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There are two different clinical situations in which we use eStim with dry needling.

1) To reduce pain.

2) For muscle and fascia rehabilitation

Muscle and fascia rehab involves using electrical impulses delivered by tiny electrodes attached to your needles that help to unlock tight muscles and fascia, deactivate trigger points, and speed repair of collagen fibers damaged by chronic inflammation.

 

There are three ways to vary the intensity of the stimulation….

One, you can adjust the strength of the electrical pulse

Two you can adjust the speed of the pulse

Three, you can vary the amount of time the eStim is applied.

The strength, speed, and legnth of time the pulse is applied is a function of whether you are using your estim primarily to reduce pain, or primarily to rehab muscle..

 

When we use

 

1) To reduce pain, especially chronic pain, we keep the eStim at a low speed and low stregnth and leave it on for a longer time frame. Depending on the comfort level of the patient we may leave the eStim on for anywhere from 5 to 15 minutes.

The strength of the eStim (how strong the pulse is) is always going to be relative to the specific person and case. This is because some areas of the body may have greater impedience. But the key point is that low stregnth means that the patient only feels a gentle level of pulsation. Its very important that in all cases the eStim is adjusted to the tolerance and comfort level of the individual patient. Strong enough to feel, but never so much that the person can not relax.

The eStim needs to be comfortable so that the patient can relax during the process.

 

2) To unlock tight muscles and fascia that are the cause of acute trigger point pain, such as you see with athletes, we cause a stronger stimulation, that is faster and stronger, but kept on for a shorter length of time. Anotherwords, we use a relatively intense burst of stimulation for a short period.

The purpose here is to cause an alternating muscle contraction/relaxation over a short time frame.  When the fascia and muscle contracts and relaxes repeatedly, this can dramatically release trigger points and stimulate motor points, helping your muscle and fascia to release and legnthen. New blood enters the interstices and muscle cells, flushing out lactic acid and other toxic by-products of anerobic respiration that tight poorly vasculated cells resort to….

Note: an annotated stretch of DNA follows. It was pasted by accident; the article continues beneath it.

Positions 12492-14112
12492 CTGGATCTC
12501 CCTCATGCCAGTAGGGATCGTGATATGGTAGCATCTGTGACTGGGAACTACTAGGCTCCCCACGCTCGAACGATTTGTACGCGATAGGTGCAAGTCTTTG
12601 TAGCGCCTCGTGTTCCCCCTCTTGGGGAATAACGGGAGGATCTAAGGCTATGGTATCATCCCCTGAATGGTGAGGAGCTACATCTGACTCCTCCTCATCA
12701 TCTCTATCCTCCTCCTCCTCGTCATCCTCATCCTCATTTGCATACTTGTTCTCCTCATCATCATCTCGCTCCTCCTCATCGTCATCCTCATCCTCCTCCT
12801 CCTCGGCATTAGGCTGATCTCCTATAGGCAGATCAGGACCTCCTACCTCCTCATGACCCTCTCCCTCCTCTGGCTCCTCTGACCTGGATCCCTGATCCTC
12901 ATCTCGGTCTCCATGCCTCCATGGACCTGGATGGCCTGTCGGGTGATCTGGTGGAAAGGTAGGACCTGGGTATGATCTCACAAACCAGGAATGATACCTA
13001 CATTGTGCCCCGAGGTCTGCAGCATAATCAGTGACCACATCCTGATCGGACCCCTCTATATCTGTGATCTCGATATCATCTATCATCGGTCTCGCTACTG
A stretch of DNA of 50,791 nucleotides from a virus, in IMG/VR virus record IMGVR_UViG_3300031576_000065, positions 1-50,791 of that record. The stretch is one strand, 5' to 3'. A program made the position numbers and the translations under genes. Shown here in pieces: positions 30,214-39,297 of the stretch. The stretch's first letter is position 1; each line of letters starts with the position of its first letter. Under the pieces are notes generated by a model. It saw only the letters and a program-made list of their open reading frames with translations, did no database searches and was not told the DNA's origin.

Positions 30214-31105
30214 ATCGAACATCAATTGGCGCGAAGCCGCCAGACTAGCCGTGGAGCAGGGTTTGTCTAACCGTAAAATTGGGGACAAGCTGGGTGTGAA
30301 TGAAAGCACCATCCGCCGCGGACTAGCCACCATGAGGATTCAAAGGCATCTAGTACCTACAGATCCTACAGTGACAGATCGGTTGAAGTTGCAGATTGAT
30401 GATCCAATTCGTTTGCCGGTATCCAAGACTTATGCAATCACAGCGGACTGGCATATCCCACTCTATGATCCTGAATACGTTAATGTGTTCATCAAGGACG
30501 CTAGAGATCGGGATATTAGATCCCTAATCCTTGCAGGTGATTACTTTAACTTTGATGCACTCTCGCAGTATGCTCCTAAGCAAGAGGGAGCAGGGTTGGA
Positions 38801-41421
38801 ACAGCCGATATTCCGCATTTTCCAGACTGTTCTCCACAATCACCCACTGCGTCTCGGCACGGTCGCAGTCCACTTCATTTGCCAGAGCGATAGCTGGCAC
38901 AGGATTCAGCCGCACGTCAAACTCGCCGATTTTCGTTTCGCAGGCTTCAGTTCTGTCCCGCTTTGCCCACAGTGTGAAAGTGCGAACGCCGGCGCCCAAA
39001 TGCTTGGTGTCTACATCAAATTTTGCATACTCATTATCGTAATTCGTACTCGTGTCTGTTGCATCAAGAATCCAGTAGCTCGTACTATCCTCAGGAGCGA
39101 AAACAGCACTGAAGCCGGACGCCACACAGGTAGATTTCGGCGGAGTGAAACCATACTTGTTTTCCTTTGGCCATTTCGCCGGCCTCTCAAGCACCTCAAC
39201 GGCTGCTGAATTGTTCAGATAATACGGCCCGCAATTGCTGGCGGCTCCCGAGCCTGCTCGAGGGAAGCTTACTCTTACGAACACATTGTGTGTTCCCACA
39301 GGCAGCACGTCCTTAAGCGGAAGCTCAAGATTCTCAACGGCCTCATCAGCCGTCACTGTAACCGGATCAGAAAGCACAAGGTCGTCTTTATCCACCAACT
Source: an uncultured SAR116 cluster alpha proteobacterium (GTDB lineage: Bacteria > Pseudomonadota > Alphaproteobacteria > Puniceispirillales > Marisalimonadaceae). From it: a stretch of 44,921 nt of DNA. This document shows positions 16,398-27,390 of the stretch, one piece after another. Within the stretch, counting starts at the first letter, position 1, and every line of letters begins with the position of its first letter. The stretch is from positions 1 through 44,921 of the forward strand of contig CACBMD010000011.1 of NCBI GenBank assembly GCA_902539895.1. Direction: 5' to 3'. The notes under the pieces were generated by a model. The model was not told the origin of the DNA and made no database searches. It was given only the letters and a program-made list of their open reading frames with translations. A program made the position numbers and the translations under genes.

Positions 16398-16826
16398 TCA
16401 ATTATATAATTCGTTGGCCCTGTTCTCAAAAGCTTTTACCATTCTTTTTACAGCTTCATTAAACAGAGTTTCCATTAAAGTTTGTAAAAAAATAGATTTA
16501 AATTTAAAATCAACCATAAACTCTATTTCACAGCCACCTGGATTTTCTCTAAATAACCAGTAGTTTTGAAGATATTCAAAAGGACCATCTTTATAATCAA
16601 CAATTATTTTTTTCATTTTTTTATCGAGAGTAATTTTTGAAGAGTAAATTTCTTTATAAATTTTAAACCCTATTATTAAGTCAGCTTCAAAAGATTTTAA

Now that the muscles have relaxed, we then see reduced inflammation at the tendon attachments and insertions. This process also can help stimulate laying down of new collagen fibers in cases of tendonosis, speeding healing of tendons, muscles, and fascial sheaths.

Here I am treating an acute case of periostititis and tendonosis of the right elbow that developed after an intense burst of activity that involved cranking and uncranking the hitch to a trailer.

Also, as tendonosis involves both inflammation and damage to the collagen fibers, I want to stimulate healing of the tissues with a stronger stimulation that may speed up collagen repair. This patient is a strong, stoic type with super tight muscles and fascia that have led to his inflamation. After consulting with him, and assessing his typology, we together decided to. try an intense burst of strong stimulation, in part because he already enjoyed very strong deactivation of trigger points with 30 and 32 guage sterile dry needles.

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